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3M™ Novec™ 1230 Fluid Fire Wire – Spring 2021

Fire Wire is a quarterly fire suppression newsletter about 3M™ Novec™ 1230 Fire Protection Fluid for specifying engineers, architects, and anyone working in special hazards fire protection.

Join 3M for virtual learning

Early in 2020, the movement to virtual training and collaboration began, and in 2021 it is continuing. Major fire suppression tradeshows and organizations have been transitioning to a virtual approach, such as the Fire Suppression Systems Association (FSSA) hosting its 39th Annual Forum online in February, and the National Fire Protection Association (NFPA) creating a new online 125th Anniversary Conference Series. While we regret not being able to meet with you in person, in 2021 we’re accelerating our remote learning events, virtual Lunch & Learns, and more, to help bring you and your customers the training you need when you need it.

  • Plus additional webinars to come throughout the year on a range of urgent fire suppression topics. If you’d prefer a custom virtual Lunch & Learn for your company, contact us to arrange a training tailored to your team and your needs.

    We look forward to connecting with you!

Get our updated power generation fire protection case study

Last year we launched a new case study illustrating the potential of extended discharge systems using 3M Novec 1230 fluid to help protect power generation facilities from fire and to replace aging CO₂ systems.

The NFPA 850 Recommended Practice for Fire Protection for Electric Generating Plants and High Voltage Direct Current Converter Stations calls for total flooding systems in power plants to accommodate the needed air outflow for cooling hot components while maintaining extinguishing concentration long enough for that cooling to take place, so as to prevent re-ignition of a fire. In addition, NFPA 37 calls for a minimum 20-minute design concentration hold time for protecting gas turbines.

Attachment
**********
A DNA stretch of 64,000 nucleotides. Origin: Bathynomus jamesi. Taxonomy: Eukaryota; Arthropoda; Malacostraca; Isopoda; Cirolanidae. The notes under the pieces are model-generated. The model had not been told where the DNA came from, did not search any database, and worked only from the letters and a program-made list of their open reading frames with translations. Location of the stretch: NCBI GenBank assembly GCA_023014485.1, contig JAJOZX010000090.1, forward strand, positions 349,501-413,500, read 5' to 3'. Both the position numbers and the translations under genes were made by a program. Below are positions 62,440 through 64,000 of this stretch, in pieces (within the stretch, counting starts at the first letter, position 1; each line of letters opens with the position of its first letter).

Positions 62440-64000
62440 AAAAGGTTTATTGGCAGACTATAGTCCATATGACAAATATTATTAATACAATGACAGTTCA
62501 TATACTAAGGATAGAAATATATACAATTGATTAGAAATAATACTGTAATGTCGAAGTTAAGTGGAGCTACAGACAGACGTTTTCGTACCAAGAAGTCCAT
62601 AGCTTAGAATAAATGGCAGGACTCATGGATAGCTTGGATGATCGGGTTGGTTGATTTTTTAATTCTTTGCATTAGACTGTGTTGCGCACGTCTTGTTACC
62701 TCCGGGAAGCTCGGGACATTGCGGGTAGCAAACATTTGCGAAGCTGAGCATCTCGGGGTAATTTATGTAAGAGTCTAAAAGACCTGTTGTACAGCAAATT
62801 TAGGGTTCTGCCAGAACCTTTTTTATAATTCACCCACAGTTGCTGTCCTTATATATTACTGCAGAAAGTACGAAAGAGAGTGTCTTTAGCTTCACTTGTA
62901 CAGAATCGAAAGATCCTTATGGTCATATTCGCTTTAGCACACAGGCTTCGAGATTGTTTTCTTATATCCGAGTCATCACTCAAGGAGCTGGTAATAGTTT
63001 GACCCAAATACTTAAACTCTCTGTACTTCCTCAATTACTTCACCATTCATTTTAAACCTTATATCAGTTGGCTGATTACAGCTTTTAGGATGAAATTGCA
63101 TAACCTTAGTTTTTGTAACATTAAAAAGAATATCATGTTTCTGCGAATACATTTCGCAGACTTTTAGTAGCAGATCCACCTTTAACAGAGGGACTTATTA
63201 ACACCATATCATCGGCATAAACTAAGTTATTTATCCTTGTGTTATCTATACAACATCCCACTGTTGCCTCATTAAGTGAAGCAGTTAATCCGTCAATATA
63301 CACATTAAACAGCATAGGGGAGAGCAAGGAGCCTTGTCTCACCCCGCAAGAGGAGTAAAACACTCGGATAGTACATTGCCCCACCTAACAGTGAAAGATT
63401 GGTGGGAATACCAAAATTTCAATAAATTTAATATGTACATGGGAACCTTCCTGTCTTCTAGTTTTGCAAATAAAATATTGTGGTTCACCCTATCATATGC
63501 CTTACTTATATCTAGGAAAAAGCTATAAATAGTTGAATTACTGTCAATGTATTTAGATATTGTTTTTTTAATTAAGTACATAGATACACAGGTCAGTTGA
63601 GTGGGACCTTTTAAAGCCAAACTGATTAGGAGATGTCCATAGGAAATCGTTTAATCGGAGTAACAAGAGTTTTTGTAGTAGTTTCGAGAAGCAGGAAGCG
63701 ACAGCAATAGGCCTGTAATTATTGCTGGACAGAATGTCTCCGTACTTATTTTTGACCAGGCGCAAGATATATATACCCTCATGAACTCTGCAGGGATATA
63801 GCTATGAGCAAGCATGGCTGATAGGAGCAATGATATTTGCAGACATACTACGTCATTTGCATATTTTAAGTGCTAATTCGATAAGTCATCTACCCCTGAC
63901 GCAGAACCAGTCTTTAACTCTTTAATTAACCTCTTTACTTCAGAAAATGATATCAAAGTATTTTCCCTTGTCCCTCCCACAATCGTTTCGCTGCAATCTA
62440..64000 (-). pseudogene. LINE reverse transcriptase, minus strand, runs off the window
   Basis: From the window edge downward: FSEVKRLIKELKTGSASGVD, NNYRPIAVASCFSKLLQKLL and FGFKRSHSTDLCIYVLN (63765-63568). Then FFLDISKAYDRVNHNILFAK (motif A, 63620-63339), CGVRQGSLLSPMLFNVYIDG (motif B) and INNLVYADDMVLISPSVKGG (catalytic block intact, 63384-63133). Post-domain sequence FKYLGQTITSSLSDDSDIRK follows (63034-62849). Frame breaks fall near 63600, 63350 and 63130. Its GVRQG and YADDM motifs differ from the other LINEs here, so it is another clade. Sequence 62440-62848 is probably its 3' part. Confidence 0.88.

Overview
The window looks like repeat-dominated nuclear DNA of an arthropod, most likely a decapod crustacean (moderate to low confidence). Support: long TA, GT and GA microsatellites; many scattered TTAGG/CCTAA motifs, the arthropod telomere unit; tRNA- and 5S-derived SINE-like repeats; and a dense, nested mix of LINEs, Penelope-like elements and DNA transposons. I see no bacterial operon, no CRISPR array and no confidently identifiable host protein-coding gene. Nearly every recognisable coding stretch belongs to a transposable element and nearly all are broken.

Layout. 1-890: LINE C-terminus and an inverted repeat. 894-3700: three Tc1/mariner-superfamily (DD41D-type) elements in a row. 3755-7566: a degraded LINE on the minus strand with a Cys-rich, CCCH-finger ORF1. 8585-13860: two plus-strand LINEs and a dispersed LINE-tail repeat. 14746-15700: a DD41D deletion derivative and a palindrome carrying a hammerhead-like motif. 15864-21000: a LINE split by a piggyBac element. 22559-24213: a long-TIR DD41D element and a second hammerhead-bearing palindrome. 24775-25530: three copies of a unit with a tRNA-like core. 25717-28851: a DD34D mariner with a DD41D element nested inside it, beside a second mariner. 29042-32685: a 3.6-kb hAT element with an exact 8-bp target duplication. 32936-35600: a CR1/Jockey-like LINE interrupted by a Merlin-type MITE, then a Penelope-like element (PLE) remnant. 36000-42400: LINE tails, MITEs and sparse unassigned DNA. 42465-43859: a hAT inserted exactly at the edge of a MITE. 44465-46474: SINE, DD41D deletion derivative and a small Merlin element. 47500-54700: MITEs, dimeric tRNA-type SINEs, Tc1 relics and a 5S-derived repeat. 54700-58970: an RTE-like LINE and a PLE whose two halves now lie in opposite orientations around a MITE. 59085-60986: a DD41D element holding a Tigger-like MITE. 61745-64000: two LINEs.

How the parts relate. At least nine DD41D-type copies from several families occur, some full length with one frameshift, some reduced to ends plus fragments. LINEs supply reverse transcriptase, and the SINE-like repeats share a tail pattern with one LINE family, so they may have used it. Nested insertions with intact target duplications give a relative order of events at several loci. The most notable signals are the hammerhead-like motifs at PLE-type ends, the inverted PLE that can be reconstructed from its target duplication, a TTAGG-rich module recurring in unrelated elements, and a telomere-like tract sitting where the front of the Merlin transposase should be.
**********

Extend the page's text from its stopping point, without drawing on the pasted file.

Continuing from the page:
• electrical powerwire plant with a clear blue sky

    3M worked with fire suppression systems distributor ETG Fire, technology services company Tech Electronics, and a major western United States electric utility to validate performance meeting or exceeding NFPA standards. Through extensive real-world testing – including a full-scale, on-site discharge test in a generating station, witnessed by the local Authority Having Jurisdiction (AHJ), extended discharge systems using 3M Novec 1230 fluid were proven to exceed the NFPA standards. Test results included achieving a 90-minute hold time while complying with NFPA 2001 and ISO 14520 standards for fire extinguishing performance in this type of application.

    The latest version of that case study now includes new details on standards and performance that you can rely on. Download it today! (PDF, 205 KB)

Fact or Fiction: NFPA 2001 recommends that system design concentration should be calculated based on empty rooms

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    • Fact. Per NFPA 2001 recommendations and industry best practices, systems should be designed assuming an empty room. NFPA 2001 Annex A, A. recommends: “Room volume should be calculated considering the room empty. Exceptions can be made only for structural components or shafts that pass through the room.”
    • A. qualifies it by mentioning that in small room volumes, there should be consideration given to large equipment and storage, but then goes on to mention the need to maintain sufficient concentration even when the room is empty.
    • In the case of largely empty rooms, the expected impact on occupant safety when calculating design concentration under the NFPA 2001 Annex A, A. guidelines is minimal. However, when equipment is added, furniture is moved in, or when other practical changes are made, the safety margin may be substantially reduced. For example, server racks can easily fill a substantial percentage of a data center’s volume despite the server room’s large size. This is why having a large margin of safety for the chosen clean agent is so important.
    • Because design concentration calculations are generally based on empty rooms, it is important to take the fire suppression agent’s margin of safety into account. A low margin of safety may prevent the room from being used for its intended purpose (adding data center equipment, for example), or after contents are added, may lead to additional risk for occupants. A high margin of safety gives peace of mind when adding equipment to a room or considering ways to repurpose an existing space for new applications.
    • Learn more about different agents’ margin of safety in our Spring 2019 Fact or Fiction.

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